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Capsule networks advance AI image recognition

Photo illustration: Axios Visuals

Geoffrey Hinton, a Google researcher and professor at the University of Toronto, helped pioneer artificial neural networks, the technology behind most of the major advances in machine learning. And now he's come up with a new idea that he thinks is even more powerful.

Hinton calls his latest creation "capsule networks." Each capsule is a group of artificial neurons trained to track a specific feature of an image. Combining them allows an AI system to understand the spatial relations between different features of an image, so it can identify different views of the same image. Hinton has shown that this technique performs much better than existing systems in a challenge to recognize objects from different angles.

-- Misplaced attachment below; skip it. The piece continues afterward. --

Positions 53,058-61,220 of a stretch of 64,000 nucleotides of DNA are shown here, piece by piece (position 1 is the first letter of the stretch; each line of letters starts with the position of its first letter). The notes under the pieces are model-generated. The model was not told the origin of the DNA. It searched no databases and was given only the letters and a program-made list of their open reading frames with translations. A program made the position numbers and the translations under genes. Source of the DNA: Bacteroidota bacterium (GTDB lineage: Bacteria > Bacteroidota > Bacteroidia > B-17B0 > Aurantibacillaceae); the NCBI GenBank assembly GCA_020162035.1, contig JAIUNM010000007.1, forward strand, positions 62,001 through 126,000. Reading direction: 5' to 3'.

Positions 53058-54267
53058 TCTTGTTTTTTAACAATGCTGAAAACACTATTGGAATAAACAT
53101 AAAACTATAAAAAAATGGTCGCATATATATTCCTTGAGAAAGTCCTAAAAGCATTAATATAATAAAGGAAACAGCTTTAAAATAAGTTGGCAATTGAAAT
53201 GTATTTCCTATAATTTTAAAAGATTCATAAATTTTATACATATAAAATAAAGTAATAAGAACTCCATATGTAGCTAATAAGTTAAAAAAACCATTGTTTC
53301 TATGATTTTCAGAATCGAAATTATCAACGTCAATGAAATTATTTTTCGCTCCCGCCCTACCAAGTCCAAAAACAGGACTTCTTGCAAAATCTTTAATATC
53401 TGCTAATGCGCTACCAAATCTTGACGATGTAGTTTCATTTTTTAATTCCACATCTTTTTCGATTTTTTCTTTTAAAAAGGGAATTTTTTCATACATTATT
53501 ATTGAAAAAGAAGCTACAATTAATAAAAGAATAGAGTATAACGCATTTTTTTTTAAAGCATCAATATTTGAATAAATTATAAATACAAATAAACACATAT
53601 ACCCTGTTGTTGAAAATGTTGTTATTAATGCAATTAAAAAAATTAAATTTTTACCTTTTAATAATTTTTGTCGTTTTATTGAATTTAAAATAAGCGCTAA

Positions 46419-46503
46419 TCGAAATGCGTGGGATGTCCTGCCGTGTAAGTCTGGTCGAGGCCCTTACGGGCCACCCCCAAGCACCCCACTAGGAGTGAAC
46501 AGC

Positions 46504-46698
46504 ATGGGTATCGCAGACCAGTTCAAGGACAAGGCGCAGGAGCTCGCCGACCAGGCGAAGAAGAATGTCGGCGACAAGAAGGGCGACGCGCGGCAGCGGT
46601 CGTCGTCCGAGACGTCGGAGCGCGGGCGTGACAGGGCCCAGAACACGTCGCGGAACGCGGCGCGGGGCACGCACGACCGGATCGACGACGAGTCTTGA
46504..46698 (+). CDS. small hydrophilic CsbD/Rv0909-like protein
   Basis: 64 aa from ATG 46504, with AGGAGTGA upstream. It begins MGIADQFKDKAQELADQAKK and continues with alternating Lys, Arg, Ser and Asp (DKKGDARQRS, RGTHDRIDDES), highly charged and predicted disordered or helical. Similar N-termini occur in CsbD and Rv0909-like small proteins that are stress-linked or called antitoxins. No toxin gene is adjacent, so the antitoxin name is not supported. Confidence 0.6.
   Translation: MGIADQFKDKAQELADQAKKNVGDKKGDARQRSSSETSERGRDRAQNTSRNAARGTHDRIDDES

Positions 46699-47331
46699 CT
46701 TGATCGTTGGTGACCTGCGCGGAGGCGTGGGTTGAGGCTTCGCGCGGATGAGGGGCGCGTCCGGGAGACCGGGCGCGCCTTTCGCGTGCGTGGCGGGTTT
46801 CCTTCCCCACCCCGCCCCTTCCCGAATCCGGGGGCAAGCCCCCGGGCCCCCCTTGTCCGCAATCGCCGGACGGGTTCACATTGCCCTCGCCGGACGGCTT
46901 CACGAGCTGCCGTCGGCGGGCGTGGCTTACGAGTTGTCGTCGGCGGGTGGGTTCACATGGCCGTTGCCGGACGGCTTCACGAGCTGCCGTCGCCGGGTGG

Why it matters: To existing neural networks, two images of the same object from different angles look like totally different objects. This means neural networks asked to recognize objects in images need to train on images from many different angles, which requires vast amounts of data. For example, the ImageNet data set, used in the image recognition competition that's been the benchmark for these systems for the last seven years, contains more than 13 million images. The hope is that capsule networks could achieve the same results working from much smaller data sets.